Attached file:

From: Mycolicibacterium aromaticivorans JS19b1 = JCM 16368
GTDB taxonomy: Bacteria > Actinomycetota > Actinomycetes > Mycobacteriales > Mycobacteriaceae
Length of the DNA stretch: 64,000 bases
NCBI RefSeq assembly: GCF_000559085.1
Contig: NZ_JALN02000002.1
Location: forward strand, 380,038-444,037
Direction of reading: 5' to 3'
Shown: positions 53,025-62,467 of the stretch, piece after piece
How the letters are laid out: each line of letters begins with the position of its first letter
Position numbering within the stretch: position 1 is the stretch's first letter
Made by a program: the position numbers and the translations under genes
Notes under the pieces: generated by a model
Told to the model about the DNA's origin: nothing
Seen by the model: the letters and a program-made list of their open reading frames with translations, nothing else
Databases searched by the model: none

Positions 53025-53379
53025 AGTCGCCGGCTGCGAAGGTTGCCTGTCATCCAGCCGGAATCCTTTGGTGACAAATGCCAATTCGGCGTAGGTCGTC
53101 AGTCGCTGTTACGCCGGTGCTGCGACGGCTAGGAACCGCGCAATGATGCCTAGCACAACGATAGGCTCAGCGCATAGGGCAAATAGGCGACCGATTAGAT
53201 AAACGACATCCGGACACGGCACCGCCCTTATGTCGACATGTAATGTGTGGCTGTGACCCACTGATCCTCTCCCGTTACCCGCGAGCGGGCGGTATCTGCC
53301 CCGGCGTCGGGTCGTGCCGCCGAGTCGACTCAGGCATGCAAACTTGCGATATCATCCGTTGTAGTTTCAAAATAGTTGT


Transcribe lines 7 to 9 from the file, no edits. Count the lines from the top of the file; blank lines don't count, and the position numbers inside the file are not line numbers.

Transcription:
Direction of reading: 5' to 3'
Shown: positions 53,025-62,467 of the stretch, piece after piece
How the letters are laid out: each line of letters begins with the position of its first letter